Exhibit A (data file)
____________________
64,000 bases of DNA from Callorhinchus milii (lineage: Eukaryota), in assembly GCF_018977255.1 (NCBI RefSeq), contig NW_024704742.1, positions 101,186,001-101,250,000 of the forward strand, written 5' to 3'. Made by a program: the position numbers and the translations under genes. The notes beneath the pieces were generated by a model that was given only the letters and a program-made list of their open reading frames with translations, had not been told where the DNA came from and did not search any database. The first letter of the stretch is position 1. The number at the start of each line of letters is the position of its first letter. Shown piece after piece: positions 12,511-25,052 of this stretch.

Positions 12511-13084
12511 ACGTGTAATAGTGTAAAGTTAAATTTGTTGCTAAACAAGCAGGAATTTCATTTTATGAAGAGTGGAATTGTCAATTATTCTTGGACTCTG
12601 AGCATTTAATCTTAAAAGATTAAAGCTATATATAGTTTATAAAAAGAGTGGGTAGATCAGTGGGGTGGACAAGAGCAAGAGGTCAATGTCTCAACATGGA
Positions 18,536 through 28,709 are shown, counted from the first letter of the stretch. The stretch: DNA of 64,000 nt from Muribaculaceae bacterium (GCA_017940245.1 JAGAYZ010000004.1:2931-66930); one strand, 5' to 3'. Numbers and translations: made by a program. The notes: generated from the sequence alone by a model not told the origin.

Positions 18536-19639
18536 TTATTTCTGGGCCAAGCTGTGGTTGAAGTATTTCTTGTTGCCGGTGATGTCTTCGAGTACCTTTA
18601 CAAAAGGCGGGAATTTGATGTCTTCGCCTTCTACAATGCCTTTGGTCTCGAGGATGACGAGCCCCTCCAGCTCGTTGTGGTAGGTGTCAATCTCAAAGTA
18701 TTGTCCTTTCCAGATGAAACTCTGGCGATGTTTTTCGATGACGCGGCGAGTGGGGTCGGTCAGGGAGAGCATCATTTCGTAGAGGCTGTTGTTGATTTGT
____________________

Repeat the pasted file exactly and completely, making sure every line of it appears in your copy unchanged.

64,000 bases of DNA from Callorhinchus milii (lineage: Eukaryota), in assembly GCF_018977255.1 (NCBI RefSeq), contig NW_024704742.1, positions 101,186,001-101,250,000 of the forward strand, written 5' to 3'. Made by a program: the position numbers and the translations under genes. The notes beneath the pieces were generated by a model that was given only the letters and a program-made list of their open reading frames with translations, had not been told where the DNA came from and did not search any database. The first letter of the stretch is position 1. The number at the start of each line of letters is the position of its first letter. Shown piece after piece: positions 12,511-25,052 of this stretch.

Positions 12511-13084
12511 ACGTGTAATAGTGTAAAGTTAAATTTGTTGCTAAACAAGCAGGAATTTCATTTTATGAAGAGTGGAATTGTCAATTATTCTTGGACTCTG
12601 AGCATTTAATCTTAAAAGATTAAAGCTATATATAGTTTATAAAAAGAGTGGGTAGATCAGTGGGGTGGACAAGAGCAAGAGGTCAATGTCTCAACATGGA
Positions 18,536 through 28,709 are shown, counted from the first letter of the stretch. The stretch: DNA of 64,000 nt from Muribaculaceae bacterium (GCA_017940245.1 JAGAYZ010000004.1:2931-66930); one strand, 5' to 3'. Numbers and translations: made by a program. The notes: generated from the sequence alone by a model not told the origin.

Positions 18536-19639
18536 TTATTTCTGGGCCAAGCTGTGGTTGAAGTATTTCTTGTTGCCGGTGATGTCTTCGAGTACCTTTA
18601 CAAAAGGCGGGAATTTGATGTCTTCGCCTTCTACAATGCCTTTGGTCTCGAGGATGACGAGCCCCTCCAGCTCGTTGTGGTAGGTGTCAATCTCAAAGTA
18701 TTGTCCTTTCCAGATGAAACTCTGGCGATGTTTTTCGATGACGCGGCGAGTGGGGTCGGTCAGGGAGAGCATCATTTCGTAGAGGCTGTTGTTGATTTGT